To make an easily spreadable or pourable sauce, reheat gently in a water bath - set the open can or a bowl with sauce in a pot with an inch or two of hot water over a low heat. Warm, stirring occasionally, until desired consistency is reached.

Lazy mille-feuille
Cut defrosted puff pastry into 4x1½ inch (10x4 cm) rectangles for individual pastries, or larger squares of any size for a dramatic single torte. At least three layers are advised.

Bake according to package directions. Cool, layer with caramel sauce and top with fresh berries.

April 20, 2015

Raisin rice pudding

Davros: ”We shall become all p...”
The Doctor (interrupting): ”Powerful! Crush the lesser races! Conquer the galaxy! Unimaginable power! Unlimited rice pudding!”
Doctor Who: Remembrance of the Daleks (Part IV)

A recent houseguest, upon hearing we were having rice pudding for dessert, informed me that his father, and his father's father before him, were proprietors of an extremely successful Greek diner in New York City; as such he believed himself to be somewhat of a expert on the dish. Upon tasting this pudding, he sat for several minutes in meditative silence, looked me in the eye and said, ”I don't understand - this has so much flavor! How is it possible for rice pudding to have so much flavor?”

Rice pudding, while firmly established as an indulgent treat in the desserts category, is surprisingly healthy. A generous serving has less than one glass of whole milk and a just a few teaspoons of rice and sugar. The pudding's luscious, creamy texture results not from butter or cream but rather from amylopectin, one of the two components of starch (the other is amylose). As the rice cooks, it absorbs the milk, each grain increasing in size several times. At the same time, the grains release starch that acts as a thickening agent. To achieve the correct texture, it is important to select the right rice.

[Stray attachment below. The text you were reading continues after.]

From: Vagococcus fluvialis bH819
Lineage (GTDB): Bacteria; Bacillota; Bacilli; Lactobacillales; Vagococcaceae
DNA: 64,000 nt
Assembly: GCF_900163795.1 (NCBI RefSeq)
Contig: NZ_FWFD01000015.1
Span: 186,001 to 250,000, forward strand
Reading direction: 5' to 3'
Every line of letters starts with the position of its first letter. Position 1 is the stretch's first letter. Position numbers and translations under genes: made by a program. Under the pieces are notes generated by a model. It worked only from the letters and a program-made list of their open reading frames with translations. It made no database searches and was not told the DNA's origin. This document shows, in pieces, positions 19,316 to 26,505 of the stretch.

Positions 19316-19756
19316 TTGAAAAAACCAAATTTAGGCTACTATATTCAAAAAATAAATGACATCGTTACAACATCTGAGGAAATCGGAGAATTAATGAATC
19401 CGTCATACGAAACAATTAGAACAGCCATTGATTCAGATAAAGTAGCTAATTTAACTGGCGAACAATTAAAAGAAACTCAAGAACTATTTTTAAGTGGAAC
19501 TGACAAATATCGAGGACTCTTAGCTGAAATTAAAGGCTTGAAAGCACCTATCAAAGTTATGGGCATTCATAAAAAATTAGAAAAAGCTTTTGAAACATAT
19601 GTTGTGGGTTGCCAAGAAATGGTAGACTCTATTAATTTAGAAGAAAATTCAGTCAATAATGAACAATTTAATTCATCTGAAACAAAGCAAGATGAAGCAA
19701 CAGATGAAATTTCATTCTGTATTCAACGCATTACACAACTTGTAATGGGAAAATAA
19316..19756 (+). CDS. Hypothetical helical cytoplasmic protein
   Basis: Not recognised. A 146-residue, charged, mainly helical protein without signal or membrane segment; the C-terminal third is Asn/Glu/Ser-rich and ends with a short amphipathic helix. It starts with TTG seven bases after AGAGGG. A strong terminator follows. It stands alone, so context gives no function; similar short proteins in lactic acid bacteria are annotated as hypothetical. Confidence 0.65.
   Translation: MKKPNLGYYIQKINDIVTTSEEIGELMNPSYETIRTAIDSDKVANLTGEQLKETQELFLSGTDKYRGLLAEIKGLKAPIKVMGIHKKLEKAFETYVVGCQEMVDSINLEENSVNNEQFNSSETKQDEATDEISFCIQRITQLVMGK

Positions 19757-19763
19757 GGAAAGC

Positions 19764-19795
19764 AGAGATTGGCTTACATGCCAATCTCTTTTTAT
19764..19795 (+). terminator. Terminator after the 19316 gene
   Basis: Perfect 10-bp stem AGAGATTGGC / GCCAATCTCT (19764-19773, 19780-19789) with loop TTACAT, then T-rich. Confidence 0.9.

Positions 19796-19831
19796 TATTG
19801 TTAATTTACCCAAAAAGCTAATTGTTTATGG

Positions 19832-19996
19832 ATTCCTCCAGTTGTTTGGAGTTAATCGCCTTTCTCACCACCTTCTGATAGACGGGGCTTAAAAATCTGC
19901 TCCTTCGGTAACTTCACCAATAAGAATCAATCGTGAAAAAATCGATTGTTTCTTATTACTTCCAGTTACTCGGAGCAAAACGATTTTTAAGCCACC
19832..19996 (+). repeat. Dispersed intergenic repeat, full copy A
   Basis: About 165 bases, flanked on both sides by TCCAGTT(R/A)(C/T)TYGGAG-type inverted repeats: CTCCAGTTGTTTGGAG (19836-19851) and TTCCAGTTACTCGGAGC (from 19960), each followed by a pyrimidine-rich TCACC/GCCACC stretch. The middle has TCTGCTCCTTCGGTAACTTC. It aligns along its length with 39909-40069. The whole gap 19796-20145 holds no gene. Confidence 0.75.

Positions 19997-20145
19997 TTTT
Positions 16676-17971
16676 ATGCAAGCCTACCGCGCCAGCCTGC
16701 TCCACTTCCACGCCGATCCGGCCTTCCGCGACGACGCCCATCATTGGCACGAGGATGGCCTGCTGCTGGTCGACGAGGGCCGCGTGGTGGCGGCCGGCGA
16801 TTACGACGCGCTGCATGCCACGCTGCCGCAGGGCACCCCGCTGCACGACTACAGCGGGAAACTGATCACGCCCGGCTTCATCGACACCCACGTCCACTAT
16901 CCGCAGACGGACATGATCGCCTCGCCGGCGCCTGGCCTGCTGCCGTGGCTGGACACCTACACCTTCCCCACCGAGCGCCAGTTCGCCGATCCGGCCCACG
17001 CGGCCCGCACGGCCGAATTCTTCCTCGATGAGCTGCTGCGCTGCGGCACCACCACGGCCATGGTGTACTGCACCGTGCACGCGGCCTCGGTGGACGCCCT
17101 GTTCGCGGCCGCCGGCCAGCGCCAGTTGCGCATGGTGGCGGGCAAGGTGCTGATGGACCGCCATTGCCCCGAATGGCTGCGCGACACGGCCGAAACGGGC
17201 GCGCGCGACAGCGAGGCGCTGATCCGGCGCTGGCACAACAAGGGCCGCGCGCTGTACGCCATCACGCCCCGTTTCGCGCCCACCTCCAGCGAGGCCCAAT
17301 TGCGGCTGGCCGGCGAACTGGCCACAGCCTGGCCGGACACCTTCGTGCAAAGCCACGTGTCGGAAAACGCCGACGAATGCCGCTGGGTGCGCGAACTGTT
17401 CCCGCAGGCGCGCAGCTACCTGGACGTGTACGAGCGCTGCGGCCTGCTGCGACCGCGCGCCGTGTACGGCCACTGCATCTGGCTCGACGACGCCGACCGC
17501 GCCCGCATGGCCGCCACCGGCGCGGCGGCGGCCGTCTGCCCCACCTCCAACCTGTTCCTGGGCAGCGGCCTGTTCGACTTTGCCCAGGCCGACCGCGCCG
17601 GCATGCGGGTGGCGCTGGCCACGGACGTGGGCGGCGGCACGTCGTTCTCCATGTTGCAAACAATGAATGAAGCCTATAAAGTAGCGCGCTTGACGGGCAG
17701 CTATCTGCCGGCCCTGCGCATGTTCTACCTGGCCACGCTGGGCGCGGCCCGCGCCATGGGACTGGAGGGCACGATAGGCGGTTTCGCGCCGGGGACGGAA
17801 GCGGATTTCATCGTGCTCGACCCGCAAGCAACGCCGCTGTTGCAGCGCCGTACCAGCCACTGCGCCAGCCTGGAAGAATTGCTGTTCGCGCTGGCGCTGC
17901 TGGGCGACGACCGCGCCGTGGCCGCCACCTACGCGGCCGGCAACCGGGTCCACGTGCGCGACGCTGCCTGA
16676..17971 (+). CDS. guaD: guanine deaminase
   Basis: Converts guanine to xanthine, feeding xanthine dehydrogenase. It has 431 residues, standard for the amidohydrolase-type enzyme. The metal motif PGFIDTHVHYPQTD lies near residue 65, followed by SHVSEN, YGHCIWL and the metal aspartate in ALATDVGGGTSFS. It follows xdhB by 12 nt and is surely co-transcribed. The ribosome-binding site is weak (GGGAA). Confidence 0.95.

This recipe calls for short-grain rice, which has a very high amylopectin content. Short-grain is a classification, not a specific variety; Arborio (or any generic risotto) rice or sushi rice would work well. There is no need to look for a specific brand - the required rice grain, under any name, should be a stubby oval instead of a long, thin grain. Medium-grain rice (indeed, some classify risotto rices as medium rather than short-grain) could be used as well - its lower amylopectin content will simply produce a softer and more relaxed pudding.

Look for rice with grains similar to those on the left (on the right is Basmati rice, a long-grain variety, for comparison). Rather than paying a premium for fancy risotto rice, look for the right rice in a Middle Eastern grocery - rice pudding is a popular dish throughout the region, and the prices tend to be more than reasonable.

Raisin rice pudding
Inspired by the baked rice pudding from Marion Cunningham's The Breakfast Book.

              2-3 Servings               4-6 Servings
  • 2½ Cups whole milk
  • 2 Tablespoons short-grain rice
  • 3 Tablespoons sugar
  • ¼ teaspoon salt
  • ½ vanilla bean
  • 3 cardamom pods
  • 1 cinnamon stick
  • ¼ teaspoon grated nutmeg
  • 3 Tablespoons raisins
  • 5 Cups whole milk
  • 4 Tablespoons (¼ Cup) short-grain rice
  • 6 Tablespoons sugar
  • ½ teaspoon salt
  • 1 vanilla bean
  • 5-6 cardamom pods
  • 1-2 cinnamon sticks
  • ½ teaspoon grated nutmeg
  • 6 Tablespoons raisins
Preheat the oven to 150°C / 300°F.
N.B. If using a convection oven, reduce the temperature to 135°C/275°F.

Cut the vanilla bean 1 in half lengthwise and scrape out the seeds with the back of the knife blade.

Place vanilla seeds and empty pod into an oven-safe, heavy-bottomed dish, add all the remaining ingredients except raisins and stir well.

N. B. This recipe works equally well with coconut milk, diluted with water in a 1:1 ratio.